Admission: I wouldn’t describe myself as an individual who gets terribly excited about draft prognosticating.
However, I do like comparative analytics. I like data and analysis and statistics and all that good stuff. So much so I spend my days doing it for good money. One thing I’ve learned in my career bridging the IT and Business gap is that you can make numbers say whatever you want. They’re putty, and if you’re a crafted artisan you can shape them into all kinds of great things.
I could care less whether the Jaguars draft Geno Smith or Dion Jordan or Bob Barker with the second pick of the 2013 NFL draft. I’ll watch. I’ll drink beer while I watch. I’ll text my friends after the Jaguars pick and we’ll exchange lively but ultimately uninformed banter regarding the quality of said pick.
I do, however, care about the data and sundry methodologies available to compare players to each other.
Confession: I read Big Cat Country all the time. And I have something like a man crush on Alfie. I like his wit. I respect his reliance, where possible, on numbers and such. He likes beer, and I homebrew. I’ve only recently actually signed up for an account, and what prompted me to do so was sifting through the myriad exchanges (recently, mostly) on Geno vs. Barkley. So I thought I’d take a look at the numbers and see whether, just maybe, I could get some putty and start to shape something.
I’ll organize this somewhat stream-of-consciousness so you can follow the journey my mind took while crafting this small, but potentially telling, bit of analysis. I welcome feedback on the metrics and approach. I’m happy to modify or extend it. I’m new to football metrics. Be kind friends.
Thought #1: How do I normalize outcomes of two distinct-but-related collections of data? (checks algorithm running on a box at work, starts digging up data via ESPN stats). Or, how do I compare two quarterbacks playing against different levels of competition, in different offenses, in different environments. I immediately start freaking out about confounding variables. I calm down. I have to start somewhere.
I start with attempts. In 2012 Geno had 518 of them and Barkley had 387 of them. Hmm…looks like Geno threw it more than Barkley. That’s good to know, we can use that later.
I go to completion percentage. In 2012 Geno completed 71% of his passes and Barkley completed 63%. Geno threw it more than Barkley and completed, comparatively, a higher number of said attempts.
So I can somewhat safely deduce from these two pieces of data that Geno threw more in his offense than Barkely did in his. I’d have to grab possessions data to really round this out but let’s just work off of this assumption for now. After all we’d want to know if they both had the same opportunity to throw (this is choice bias for some of you geeks). It’s ok, not a big deal.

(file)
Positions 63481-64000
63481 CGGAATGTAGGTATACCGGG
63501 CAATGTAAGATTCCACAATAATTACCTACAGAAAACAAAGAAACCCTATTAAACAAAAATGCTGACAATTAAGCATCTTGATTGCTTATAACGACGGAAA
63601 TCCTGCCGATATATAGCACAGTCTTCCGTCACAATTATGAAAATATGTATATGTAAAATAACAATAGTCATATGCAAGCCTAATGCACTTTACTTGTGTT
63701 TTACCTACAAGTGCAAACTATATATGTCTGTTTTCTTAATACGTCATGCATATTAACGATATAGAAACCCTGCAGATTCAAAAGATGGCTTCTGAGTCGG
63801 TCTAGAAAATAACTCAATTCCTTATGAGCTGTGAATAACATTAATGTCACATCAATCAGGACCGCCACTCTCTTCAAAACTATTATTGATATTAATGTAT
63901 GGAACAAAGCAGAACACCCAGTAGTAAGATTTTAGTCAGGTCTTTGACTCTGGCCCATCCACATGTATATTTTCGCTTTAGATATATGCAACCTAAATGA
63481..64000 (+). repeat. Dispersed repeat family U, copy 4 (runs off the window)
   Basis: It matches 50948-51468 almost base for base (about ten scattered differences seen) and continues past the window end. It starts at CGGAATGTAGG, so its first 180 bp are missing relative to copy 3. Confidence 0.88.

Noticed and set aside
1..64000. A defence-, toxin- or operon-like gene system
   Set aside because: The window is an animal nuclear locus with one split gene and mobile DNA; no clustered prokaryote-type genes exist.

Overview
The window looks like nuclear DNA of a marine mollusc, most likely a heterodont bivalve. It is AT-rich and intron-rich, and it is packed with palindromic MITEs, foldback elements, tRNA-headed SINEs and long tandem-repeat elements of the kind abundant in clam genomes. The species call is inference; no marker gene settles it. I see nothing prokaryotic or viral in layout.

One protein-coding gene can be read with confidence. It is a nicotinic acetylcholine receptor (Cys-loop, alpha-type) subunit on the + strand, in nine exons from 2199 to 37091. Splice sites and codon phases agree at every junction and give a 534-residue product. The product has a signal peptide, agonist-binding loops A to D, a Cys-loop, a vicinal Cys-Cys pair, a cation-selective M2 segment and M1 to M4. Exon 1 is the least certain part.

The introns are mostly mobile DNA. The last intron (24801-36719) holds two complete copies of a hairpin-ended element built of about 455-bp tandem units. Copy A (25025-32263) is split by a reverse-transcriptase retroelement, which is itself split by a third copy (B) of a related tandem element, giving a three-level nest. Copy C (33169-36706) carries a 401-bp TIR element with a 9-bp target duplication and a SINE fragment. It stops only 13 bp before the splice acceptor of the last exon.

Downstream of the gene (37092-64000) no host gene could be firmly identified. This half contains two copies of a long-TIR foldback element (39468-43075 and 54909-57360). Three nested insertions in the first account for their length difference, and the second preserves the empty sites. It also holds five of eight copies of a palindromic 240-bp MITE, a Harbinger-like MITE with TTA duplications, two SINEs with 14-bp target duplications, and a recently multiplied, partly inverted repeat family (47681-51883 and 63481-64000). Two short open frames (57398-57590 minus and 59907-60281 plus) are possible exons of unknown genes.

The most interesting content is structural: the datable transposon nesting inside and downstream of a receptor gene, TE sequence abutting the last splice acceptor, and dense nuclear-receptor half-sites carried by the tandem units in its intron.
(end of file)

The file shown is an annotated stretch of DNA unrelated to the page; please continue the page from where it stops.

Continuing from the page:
What we think we know so far: 1) Geno threw it more, and 2) Geno completed more throws.
Thought #2: What if Geno is completing shorter passes because his offense is geared around guys running out three yards and turning around? Ok, I’ll need to know if they were throwing deep balls (arguably more difficult to complete) or short stuff (arguably easier to complete).
I go get YPA. In 2012 Geno had 8.12 YPA and Barkley had 8.46. Advantage Barkley, but only just barely.
But wait. Wait. Wait. Wait. We’re missing something. We don’t know if these guys are playing against the same level of competition. Everyone in Jacksonville tells me the SEC is better than other conferences so I figure I better try to smooth out the competition difference.
I go get Attempts and YPA against smoothed out talent. All I have to rely on is comparables against AP ranked talent. Not a pristine method but the best I have available.
I go get Attempts against AP ranked competition. Geno throws it 183 times with a 72% completion rate against ranked opponents and Barkley tosses it 133 times for a 56% completion rate. Holy wow. Geno threw it more than Barkely against AP ranked opponents while completing passes at a substantially higher clip than Barkley.
I go get YPA against AP ranked competition. Geno snags a 9.07 YPA against AP ranked opponents and Barkley logs a 7.81. Wait a damn second.
You mean to tell me that against AP ranked opponents Geno actually increased his YPA and completion percentage against his blended (AP ranked vs. non-AP ranked) season stats while Barkley dropped against his blended season stats in both areas? That stands out to me.
I also checked touchdowns and Geno threw twice as many touchdown passes against AP ranked opponents than Barkley.
So, for those of you who care, if you put me in a position to draft Geno or Barkley I’d tell you I don’t draft people because I’m not a GM. I’d tell you that the numbers might just be telling us a little something about which of these two QBs is the more accurate passer.
When answering the question of who’s more accurate: Geno or Barkley? You may just have your answer…
Thoughts on the method? Should we look at other outcomes?
*Source: Pulled splits via ESPN stats. I used the interweb. The Google, specifically.